So, how does the averaged forecast accuracy of a product category connect to the forecast accuracy of the single product? It simply doesn’t. At least not in a meaningful manner.

When we aggregate, we tend to cancel out details that matter. In this way, an over forecast case and an under forecast case could become a good forecast as an average, similar to how two wrongs make a right. Ultimately, this ends up giving us very little insight.

graphic detailing the real problem with being accuracy obsessed in merchandise planning
Measuring only accuracy as a means to determine forecasting success is a pitfall all retailers should avoid.

To avoid the above headaches, the three key questions about forecast accuracy you need to ask are:

  • Where do you measure it?
  • How do you measure it?
  • Is there overlap between the ground reality and the numbers on the chart?

So, what’s the solution?

As disappointing as it may sound, there is no one winning factor that can help you. There are multiple elements that need to work together to create the perfect solution for you. And accuracy is just the first step to it.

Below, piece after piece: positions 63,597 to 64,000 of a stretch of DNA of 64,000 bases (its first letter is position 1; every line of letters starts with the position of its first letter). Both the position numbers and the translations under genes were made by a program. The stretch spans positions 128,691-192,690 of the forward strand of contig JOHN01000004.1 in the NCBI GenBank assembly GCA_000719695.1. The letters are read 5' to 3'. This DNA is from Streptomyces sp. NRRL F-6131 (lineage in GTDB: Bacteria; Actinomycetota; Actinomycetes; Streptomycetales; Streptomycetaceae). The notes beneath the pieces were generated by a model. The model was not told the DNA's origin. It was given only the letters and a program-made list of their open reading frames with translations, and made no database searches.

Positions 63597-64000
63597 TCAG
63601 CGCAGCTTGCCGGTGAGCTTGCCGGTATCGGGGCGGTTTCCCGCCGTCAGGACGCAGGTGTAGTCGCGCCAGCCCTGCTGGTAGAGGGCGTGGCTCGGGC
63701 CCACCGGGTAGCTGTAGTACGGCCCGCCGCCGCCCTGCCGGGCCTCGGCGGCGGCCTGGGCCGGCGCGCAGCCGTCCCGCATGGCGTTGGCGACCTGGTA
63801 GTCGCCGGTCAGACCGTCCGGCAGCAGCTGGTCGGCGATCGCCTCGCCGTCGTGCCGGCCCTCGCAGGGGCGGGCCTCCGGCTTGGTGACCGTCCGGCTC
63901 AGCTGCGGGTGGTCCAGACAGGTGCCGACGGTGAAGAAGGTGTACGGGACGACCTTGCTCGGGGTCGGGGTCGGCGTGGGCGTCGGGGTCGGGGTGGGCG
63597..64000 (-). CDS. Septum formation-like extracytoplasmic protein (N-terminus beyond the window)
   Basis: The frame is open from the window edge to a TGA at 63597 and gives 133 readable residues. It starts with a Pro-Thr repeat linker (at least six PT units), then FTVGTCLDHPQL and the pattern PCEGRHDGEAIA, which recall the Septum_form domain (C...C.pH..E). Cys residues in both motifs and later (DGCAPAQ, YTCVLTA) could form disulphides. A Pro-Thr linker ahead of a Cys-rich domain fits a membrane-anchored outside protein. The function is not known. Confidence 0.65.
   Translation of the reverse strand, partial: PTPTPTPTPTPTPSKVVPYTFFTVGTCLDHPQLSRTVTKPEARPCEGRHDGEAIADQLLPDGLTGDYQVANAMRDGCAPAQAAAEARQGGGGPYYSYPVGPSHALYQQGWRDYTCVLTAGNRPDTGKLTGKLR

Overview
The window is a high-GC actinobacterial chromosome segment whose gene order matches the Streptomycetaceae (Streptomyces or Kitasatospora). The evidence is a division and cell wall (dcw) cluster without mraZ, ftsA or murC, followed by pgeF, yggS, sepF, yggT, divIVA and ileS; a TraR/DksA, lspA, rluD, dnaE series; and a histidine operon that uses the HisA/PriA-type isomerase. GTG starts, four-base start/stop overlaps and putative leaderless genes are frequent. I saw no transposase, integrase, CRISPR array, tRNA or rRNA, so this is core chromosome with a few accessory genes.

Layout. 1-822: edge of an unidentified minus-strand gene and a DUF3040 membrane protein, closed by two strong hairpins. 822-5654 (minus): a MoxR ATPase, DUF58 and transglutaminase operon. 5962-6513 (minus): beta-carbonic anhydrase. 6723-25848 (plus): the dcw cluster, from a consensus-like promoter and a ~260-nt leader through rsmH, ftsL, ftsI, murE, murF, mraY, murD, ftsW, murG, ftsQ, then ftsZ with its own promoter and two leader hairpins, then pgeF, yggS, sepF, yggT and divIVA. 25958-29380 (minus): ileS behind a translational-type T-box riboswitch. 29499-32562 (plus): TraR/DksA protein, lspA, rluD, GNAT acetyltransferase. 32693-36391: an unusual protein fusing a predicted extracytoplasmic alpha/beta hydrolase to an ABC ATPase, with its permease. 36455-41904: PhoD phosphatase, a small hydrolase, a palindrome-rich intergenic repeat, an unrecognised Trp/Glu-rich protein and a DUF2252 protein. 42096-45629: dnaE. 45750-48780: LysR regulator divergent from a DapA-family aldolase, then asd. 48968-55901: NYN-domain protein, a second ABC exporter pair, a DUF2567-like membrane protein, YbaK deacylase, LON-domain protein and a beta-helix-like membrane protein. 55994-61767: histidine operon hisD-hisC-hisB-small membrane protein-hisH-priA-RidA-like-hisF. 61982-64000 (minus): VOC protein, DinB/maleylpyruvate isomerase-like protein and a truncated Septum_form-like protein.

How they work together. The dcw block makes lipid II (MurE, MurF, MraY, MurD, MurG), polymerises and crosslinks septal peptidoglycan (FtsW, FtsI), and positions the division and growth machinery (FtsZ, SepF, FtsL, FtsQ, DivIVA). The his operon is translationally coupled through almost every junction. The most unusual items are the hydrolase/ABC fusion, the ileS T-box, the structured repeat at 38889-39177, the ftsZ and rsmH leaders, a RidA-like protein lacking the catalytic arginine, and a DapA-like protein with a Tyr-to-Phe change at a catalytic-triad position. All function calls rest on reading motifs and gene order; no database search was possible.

The key is to look beyond accuracy and identifying the metrics that have direct impact on your business

The journey to making better merchandise planning solutions starts with detaching yourself from the mindset/outlook that is accuracy-obsessed. Find out the actual numbers that matter to you. Look at your customer satisfaction rates, stock-outs, wastage, revenue and finalize metrics that are important.

Secondly, the idea around what a forecast is, and what it should look like needs to transform. When we talk about time-series forecast, which is one of the most popular types of forecasting, the univariate version only accounts for a single data series. Averaging things out skews data and doesn’t help put things into perspective.

If business functions as usual, the forecast is right. But, we already know that business is hardly ever usual. If the variables act up, business suffers. You may face stock-outs and if that happens enough times, you might see a dip in customer satisfaction. You may miss out on opportunities to upsell and cross sell.

You don’t need an accurate number for “business as usual”, you need multiple numbers for business in a dynamic environment that accounts for exceptions, i.e. you need probabilities for the multiple outcomes.

How do you make that your reality? Abandoning the accuracy mindset and adopting a solution that takes care of it all for you.

Your merchandise planning solution should help you take calculated risks and win big.

Kivos does all the heavy-lifting for you, so you can focus on your $$$ numbers.